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Year : 2011  |  Volume : 6  |  Issue : 4  |  Page : 270-283

Myopia and Inflammation

1 Inflammatory and Retinal Eye Diseases, Center for Ophthalmic Specialized Care; University of Lausanne, Lausanne, Switzerland
2 Inflammatory and Retinal Eye Diseases, Center for Ophthalmic Specialized Care, Lausanne, Switzerland; Eye Clinic, Department of Neurosciences, Ophthalmology and Genetics, University of Genova, Genova, Italy
3 The Eye Clinic, Polytechnic University of Marche, Ancona, Italy

Correspondence Address:
Carl P Herbort
Inflammatory and Retinal Eye Diseases, Center for Ophthalmic Specialized Care (COS), Clinique Montchoisi, Rue de la Grotte 6, 1003 Lausanne, Switzerland

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Source of Support: None, Conflict of Interest: None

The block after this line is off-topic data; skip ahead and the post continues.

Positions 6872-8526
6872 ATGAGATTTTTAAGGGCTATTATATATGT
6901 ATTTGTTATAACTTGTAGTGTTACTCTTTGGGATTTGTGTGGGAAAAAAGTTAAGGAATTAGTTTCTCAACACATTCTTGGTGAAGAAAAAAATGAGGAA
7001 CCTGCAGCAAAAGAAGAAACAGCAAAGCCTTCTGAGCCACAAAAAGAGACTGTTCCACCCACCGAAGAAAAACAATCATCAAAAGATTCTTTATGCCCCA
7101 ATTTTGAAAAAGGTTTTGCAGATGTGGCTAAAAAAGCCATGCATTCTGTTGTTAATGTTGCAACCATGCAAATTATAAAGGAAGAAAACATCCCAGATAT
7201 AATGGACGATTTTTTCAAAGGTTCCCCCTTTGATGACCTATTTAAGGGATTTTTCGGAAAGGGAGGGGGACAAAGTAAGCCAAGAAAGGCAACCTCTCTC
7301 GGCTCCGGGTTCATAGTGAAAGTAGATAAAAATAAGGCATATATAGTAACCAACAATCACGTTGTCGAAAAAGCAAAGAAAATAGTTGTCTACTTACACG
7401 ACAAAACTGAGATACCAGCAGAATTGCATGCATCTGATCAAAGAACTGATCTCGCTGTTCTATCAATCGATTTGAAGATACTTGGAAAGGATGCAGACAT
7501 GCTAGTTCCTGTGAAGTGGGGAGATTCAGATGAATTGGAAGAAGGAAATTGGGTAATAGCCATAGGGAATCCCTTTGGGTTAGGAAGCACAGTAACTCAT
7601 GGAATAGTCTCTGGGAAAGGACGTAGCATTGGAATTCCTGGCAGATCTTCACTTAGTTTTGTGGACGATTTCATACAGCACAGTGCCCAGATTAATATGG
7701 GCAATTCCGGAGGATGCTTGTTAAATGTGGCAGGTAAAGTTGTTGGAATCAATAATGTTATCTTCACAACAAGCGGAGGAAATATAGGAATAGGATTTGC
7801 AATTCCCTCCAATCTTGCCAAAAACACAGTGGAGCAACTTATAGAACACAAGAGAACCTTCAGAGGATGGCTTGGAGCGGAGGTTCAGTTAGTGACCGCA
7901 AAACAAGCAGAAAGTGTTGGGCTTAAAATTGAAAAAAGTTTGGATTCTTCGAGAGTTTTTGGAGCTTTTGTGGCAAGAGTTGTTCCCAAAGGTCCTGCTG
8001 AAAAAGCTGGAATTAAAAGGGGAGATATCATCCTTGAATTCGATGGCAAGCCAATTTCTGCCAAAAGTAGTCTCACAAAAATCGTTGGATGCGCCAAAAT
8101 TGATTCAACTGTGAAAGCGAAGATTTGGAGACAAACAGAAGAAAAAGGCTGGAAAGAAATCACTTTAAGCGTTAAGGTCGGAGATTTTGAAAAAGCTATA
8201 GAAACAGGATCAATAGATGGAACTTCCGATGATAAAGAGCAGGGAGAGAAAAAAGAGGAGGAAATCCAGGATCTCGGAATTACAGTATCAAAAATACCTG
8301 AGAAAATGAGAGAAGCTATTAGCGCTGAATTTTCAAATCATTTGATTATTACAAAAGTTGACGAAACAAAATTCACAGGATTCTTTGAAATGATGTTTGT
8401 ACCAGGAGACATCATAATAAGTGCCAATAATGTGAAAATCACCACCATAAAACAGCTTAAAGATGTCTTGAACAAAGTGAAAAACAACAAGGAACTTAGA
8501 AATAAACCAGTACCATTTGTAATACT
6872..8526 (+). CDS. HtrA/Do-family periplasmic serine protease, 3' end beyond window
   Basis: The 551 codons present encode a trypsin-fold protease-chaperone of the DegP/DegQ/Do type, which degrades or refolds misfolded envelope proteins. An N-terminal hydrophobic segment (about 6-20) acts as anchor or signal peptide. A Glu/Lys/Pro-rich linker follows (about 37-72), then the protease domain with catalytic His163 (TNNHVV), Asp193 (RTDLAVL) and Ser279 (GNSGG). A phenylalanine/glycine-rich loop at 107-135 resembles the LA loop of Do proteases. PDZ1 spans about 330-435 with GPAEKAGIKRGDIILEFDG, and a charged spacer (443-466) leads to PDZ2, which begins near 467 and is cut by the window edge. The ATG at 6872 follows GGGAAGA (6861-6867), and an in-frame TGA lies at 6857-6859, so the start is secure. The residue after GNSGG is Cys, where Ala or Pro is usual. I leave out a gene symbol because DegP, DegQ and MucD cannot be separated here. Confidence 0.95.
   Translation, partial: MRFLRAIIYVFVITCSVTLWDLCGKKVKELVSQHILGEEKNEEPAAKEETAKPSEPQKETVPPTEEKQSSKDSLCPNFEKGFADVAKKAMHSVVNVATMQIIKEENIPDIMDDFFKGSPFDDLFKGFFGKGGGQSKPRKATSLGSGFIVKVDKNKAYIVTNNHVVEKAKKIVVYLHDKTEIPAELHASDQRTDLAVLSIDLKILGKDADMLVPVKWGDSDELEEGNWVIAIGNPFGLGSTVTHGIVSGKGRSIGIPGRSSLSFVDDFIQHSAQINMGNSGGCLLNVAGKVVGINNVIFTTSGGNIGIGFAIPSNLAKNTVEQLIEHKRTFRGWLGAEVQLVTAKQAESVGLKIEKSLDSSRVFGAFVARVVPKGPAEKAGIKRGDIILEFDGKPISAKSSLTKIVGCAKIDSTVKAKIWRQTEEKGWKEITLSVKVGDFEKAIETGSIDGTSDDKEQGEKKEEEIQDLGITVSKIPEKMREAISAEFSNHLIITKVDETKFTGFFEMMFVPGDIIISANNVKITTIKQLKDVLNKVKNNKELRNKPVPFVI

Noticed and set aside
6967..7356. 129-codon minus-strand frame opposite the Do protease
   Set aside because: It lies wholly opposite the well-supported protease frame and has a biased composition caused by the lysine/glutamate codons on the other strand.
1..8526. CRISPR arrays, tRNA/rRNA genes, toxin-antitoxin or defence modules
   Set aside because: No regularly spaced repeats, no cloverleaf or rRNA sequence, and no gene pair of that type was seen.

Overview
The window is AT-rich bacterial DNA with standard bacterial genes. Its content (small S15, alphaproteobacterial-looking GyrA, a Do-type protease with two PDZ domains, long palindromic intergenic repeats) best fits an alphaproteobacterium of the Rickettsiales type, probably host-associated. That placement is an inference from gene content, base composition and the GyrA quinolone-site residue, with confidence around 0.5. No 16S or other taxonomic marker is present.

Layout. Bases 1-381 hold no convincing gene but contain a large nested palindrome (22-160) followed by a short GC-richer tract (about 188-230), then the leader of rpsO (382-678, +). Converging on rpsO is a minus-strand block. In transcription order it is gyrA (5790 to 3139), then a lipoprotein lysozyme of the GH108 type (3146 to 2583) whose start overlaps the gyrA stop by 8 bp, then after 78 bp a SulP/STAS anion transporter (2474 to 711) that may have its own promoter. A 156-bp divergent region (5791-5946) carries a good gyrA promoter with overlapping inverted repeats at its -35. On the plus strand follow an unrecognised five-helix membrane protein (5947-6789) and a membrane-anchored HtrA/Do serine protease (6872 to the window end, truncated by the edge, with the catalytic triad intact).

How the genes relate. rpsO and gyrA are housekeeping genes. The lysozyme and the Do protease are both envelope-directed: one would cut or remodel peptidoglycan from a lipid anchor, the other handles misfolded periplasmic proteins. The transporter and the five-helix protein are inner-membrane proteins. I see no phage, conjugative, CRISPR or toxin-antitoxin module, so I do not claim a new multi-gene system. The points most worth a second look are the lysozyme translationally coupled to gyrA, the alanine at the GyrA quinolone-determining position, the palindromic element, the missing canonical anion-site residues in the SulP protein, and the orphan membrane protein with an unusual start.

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The correlation between myopia and intraocular inflammation has rarely been explored. The aim of this article is to review myopic changes induced by inflammatory diseases and inflammatory diseases related to myopia, followed by a discussion on inflammatory choroidal neovascularization. Clinical cases are used to illustrate these conditions. The review does not include inflammatory conditions caused by surgical interventions employed for treatment of myopia. Uveitic conditions that can induce a myopic shift include sclero-choroidal inflammation, lens induced myopia due to steroid cataracts, juvenile idiopathic arthritis (JIA) induced myopia, and transient drug induced myopia due to sulfonamides and acetazolamide used for treatment of ocular toxoplasmosis and inflammatory cystoid macular edema, respectively. Most inflammatory conditions related to myopia are conditions involving the choriocapillaris. These include multifocal choroiditis and/or punctate inner choroiditis, multiple evanescent white dot syndrome and acute idiopathic blind spot enlargement. It can be hypothesized that fragility of the choriocapillaris due to particular anatomic changes due to myopia, together with unknown immunogenetic factors predispose myopic eyes to primary inflammatory choriocapillaropathies.

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